Exploring Perspectives on Social Media in Higher Education

Exploring Perspectives on Social Media in Higher Education

Abigail G. Scheg
DOI: 10.4018/978-1-4666-5888-2.ch242
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In May 2013, the PEW Internet Project reported that “72% of online adults use social networking sites” (Brenner, 2013). This number only increases when looking specifically at traditional college-aged students. According to a 2012 PEW Research Center Report, 83% of Internet users ages 18-29 are likely to use a social networking site (Duggan & Brenner, 2013, par. 1). Although individuals of all ages participate in higher education, the traditional college-aged student is approximately 18-23 years of age, aligning quite well with the statistics of individuals using social media. Using this statistic, let us examine the perspectives of higher education affiliates in regards to social media.

Arguably the most important participant in higher education would be the students; without the participation and perpetual enrollment of students, higher education opportunities would cease to exist. As the above statistic demonstrates, traditional college-aged students have a propensity to use social media if only as a means to communicate with friends, family, strangers, or generate a digital representation of their life. 67% of social media users cite “Staying in touch with current friends,” as a major reason for regular participation on a particular website (Smith, 2011, p. 2). 64% claim that “Staying in touch with family members,” is a major reason for their participation (Smith, p. 2). The other high-ranking reasons include: Connecting with old friends you’ve lost touch with, 50%; Connecting with others with shared hobbies or interests, 14%; Making new friends, 9%; Reading comments by celebrities, athletes or politicians, 5%; Finding potential romantic or dating partners, 3% (Smith, p. 2). Other factors such as gender, race, ethnicity, and socioeconomic status impact an individuals’ propensity for using social media for specific reasons. Females, in particular, are more likely to maintain social media profiles and the main reasons for usage such as engaging with family members is “especially important to women” (Smith, p. 3).

According to Blankenship (2010), 80% of faculty members surveyed by Babson Survey Research Group in collaboration with New Marketing Labs and Pearson Learning Solutions stated that they “use social media in some capacity, whether they’re watching a friend’s cat video or updating their Facebook status, and more than half use the tools as part of their teaching” (p. 11). The same survey found that 30% of faculty “use social networks to communicate with their students (trading posts on blogs, for instance) while more than 52 percent use online videos, podcasts, blogs, and wikis (group-authored Web sites) during actual class time” (p. 11). To clarify, the survey found that faculty that have been teaching for twenty or more years “use social media at almost the same level as their younger peers” (p. 11).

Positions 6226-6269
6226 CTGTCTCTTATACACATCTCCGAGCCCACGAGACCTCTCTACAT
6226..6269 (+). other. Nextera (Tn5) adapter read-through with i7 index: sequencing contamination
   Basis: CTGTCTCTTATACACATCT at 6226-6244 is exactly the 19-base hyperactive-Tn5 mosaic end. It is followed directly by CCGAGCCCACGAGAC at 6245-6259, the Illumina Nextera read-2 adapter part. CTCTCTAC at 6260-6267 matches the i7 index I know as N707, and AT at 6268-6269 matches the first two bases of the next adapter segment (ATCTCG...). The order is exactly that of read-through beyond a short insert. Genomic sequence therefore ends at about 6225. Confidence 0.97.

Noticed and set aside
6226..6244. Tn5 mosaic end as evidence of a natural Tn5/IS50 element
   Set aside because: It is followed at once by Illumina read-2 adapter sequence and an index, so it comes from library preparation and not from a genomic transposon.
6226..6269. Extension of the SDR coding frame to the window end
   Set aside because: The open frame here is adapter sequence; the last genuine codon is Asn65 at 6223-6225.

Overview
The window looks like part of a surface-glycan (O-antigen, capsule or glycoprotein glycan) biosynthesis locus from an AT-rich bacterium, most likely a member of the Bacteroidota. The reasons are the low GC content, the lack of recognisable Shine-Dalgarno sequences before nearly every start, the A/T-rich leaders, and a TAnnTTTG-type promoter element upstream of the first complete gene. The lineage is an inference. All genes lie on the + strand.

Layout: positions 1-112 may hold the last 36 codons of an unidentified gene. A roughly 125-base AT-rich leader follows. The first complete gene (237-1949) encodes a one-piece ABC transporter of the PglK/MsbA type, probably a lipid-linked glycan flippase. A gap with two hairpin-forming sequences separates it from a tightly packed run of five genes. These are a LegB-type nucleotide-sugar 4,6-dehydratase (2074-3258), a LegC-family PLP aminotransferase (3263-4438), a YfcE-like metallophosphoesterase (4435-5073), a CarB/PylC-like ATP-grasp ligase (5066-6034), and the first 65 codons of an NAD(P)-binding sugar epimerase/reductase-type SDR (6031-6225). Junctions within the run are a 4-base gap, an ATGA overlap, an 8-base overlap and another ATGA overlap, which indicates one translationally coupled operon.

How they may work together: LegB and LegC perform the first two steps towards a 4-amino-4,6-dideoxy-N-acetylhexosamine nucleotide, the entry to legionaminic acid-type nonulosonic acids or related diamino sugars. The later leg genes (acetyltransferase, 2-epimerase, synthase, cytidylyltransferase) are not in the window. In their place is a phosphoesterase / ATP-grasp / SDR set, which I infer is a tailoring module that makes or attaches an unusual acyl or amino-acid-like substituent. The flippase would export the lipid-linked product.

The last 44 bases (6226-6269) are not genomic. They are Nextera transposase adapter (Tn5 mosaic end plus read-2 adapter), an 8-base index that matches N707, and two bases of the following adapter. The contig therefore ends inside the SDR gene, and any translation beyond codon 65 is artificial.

Key Terms in this Chapter

Social Network: A network of individuals linked together for a social purpose such as a group, organization, or course.

Social media: Technological tools used for communication between persons in different places (ex: blogs, Twitter, Facebook, wikis). Engagement with others is paramount in social media.

Wiki: A digital page of information that can be viewed and altered by a number of users that all work on the same page. All informed can be updated or deleted at any time by participants.

Paradigm Shift: A change in foundational beliefs of a situation, circumstance, or topic.

Student Engagement: Enhanced student participation and interest in classroom (face-to-face or virtual) practices and assignments. If students are engaged they are actively learning and have an invested interest in the progress of the course.

Blogs: A virtual log space that individual or group writers discuss a common idea or topic. Can be used as personal or public documentation.

Learning Management System (LMS): A virtual learning classroom space that can either be pre-established by a company or institution.

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